Political cartoonist Clifford Berryman uses his caricature Miss Columbia to draw back the curtain revealing a portrait of George Washington in celebration of the First President’s birthday (February 22nd). Honoring Washington’s birthday became a national custom by 1791, just two years after Washington became president, in recognition of his role in creating a free and independent United States.
Untitled by Clifford Berryman, 2/22/1897, U.S. Senate Collection (ARC 6010235)
Tensions between Congress and President Andrew Johnson reached a boiling point when the President fired Secretary of War Edwin Stanton, violating the Tenure of Office Act. On February 21, 1868, this resolution to impeach the President was written on a scrap of paper by Representative John Covode (R-PA) and dropped into the hopper. On February 24, 1868 the House voted in favor of impeachment. The subsequent Senate trial resulted with President Johnson escaping removal from office by one vote.
Resolution of Impeachment of President Johnson, 2/21/1868, Records of the U.S. House of Representatives (ARC 2127356)
Happy Presidents Day?
Congress in the Archives will feature a monthly staff post on our blog. February’s post comes from Center archives specialist, Jessie Kratz.
George Washington was born in Virginia on February 11, 1731, according to the then-used Julian calendar. In 1752, however, Britain and all its colonies adopted the Gregorian calendar, which placed Washington’s birth on February 22, 1732. Americans celebrated Washington’s Birthday long before Congress declared it a federal holiday. The centennial of his birth prompted festivities nationally and Congress established a Joint Committee to arrange for the occasion.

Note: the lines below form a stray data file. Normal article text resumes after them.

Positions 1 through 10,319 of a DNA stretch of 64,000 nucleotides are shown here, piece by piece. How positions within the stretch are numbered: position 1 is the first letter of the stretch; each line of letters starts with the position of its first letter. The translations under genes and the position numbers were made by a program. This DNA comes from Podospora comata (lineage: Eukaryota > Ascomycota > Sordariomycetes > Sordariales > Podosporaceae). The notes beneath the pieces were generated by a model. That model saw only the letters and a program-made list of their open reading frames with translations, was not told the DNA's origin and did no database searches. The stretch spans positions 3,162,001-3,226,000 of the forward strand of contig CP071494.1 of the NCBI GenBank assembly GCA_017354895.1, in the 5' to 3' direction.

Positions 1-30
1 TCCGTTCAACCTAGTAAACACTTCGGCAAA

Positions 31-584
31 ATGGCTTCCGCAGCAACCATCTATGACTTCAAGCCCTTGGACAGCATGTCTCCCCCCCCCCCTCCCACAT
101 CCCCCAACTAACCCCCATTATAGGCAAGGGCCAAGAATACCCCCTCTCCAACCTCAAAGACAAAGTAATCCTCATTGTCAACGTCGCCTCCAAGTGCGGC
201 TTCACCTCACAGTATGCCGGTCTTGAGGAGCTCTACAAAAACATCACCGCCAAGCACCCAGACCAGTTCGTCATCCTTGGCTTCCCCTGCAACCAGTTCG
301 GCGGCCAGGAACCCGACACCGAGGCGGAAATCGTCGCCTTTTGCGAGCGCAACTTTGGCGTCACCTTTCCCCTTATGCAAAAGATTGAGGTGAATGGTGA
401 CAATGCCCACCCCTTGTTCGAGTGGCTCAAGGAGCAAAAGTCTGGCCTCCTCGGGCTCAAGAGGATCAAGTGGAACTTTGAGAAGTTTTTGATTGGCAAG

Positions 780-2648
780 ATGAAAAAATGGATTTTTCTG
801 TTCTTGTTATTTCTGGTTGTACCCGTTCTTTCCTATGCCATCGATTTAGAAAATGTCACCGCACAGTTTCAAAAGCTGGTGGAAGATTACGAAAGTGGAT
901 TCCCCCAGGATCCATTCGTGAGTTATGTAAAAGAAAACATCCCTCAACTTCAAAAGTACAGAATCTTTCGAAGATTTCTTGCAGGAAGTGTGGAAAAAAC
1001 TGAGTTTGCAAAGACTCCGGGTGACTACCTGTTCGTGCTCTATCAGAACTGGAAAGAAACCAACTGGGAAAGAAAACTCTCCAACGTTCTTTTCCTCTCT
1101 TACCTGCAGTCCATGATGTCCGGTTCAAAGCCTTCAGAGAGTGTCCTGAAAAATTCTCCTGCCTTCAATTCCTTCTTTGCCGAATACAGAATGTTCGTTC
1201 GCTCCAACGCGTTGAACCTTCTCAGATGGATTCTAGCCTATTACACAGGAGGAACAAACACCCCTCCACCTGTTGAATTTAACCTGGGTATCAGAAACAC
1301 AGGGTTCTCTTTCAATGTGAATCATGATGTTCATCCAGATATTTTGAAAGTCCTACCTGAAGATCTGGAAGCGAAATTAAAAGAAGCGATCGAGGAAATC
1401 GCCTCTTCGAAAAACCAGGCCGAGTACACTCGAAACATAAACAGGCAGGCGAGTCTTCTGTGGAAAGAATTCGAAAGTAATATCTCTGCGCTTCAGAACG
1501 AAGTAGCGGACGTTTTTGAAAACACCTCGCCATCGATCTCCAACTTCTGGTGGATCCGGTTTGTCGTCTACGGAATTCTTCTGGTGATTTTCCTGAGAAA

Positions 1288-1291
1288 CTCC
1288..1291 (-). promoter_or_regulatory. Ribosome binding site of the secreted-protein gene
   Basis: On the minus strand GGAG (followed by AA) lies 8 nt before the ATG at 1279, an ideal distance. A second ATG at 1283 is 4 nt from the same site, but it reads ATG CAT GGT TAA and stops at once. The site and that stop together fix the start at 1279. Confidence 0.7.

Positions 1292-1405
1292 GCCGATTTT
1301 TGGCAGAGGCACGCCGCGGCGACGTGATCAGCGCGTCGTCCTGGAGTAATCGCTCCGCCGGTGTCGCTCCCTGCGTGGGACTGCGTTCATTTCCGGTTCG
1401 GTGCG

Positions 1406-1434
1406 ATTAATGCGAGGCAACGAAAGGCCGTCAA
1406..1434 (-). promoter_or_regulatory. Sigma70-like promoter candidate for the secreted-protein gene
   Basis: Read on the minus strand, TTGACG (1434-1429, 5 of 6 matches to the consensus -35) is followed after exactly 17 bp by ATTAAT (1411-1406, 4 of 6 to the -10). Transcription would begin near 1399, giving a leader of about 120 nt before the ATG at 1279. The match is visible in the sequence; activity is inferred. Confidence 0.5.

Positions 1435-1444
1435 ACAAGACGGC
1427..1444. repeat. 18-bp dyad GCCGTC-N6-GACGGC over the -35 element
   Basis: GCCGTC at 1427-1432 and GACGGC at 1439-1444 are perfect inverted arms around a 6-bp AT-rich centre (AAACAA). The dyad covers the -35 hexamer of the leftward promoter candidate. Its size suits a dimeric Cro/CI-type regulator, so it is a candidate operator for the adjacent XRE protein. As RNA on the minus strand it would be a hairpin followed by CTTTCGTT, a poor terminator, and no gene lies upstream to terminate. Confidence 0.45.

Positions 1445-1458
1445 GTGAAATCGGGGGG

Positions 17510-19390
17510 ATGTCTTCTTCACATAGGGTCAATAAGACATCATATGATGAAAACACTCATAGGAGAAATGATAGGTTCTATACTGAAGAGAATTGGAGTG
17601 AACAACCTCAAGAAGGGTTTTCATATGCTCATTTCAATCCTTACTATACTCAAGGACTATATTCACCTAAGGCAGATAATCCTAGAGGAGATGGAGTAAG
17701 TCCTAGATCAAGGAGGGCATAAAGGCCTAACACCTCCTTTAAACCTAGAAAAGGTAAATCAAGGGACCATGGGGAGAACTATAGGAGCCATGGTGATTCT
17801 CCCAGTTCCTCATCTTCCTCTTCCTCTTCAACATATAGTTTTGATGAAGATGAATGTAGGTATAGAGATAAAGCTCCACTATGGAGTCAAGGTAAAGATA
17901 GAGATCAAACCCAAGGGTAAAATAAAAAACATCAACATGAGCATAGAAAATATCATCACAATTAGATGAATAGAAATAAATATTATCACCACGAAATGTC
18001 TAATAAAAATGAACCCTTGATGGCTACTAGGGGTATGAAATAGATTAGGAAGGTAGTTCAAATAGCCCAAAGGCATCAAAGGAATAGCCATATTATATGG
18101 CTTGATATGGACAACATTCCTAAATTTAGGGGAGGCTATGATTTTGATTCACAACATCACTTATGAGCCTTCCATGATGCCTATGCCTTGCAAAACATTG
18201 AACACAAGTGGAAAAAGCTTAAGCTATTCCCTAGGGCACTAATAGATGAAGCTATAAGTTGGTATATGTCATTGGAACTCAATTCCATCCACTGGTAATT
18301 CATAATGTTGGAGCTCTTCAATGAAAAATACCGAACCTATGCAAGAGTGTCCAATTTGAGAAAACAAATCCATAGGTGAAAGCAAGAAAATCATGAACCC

Washington’s Birthday, however, did not become a legal holiday until January 31, 1879 when Congress added February 22nd to the list of holidays to be observed by federal employees in the District of Columbia. The act did not stipulate that employees were to be paid for the holiday—in fact, some government employees in the District of Columbia were paid while others were not. In 1885, Congress resolved this discrepancy with legislation that required federal employees to be paid for all federal holidays and made federal holidays applicable to all federal government employees, including those employed outside the Washington DC area.
Washington’s Birthday was celebrated on February 22nd until well into the 20th Century. However, in 1968 Congress passed the Monday Holiday Law to “provide uniform annual observances of certain legal public holidays on Mondays.” By creating more 3-day weekends, Congress hoped to “bring substantial benefits to both the spiritual and economic life of the Nation.” One of the provisions of this act changed the observance of Washington’s Birthday from February 22nd to the third Monday in February. Ironically, this guaranteed that the holiday would never be celebrated on Washington’s actual birthday, as the third Monday in February cannot fall any later than February 21.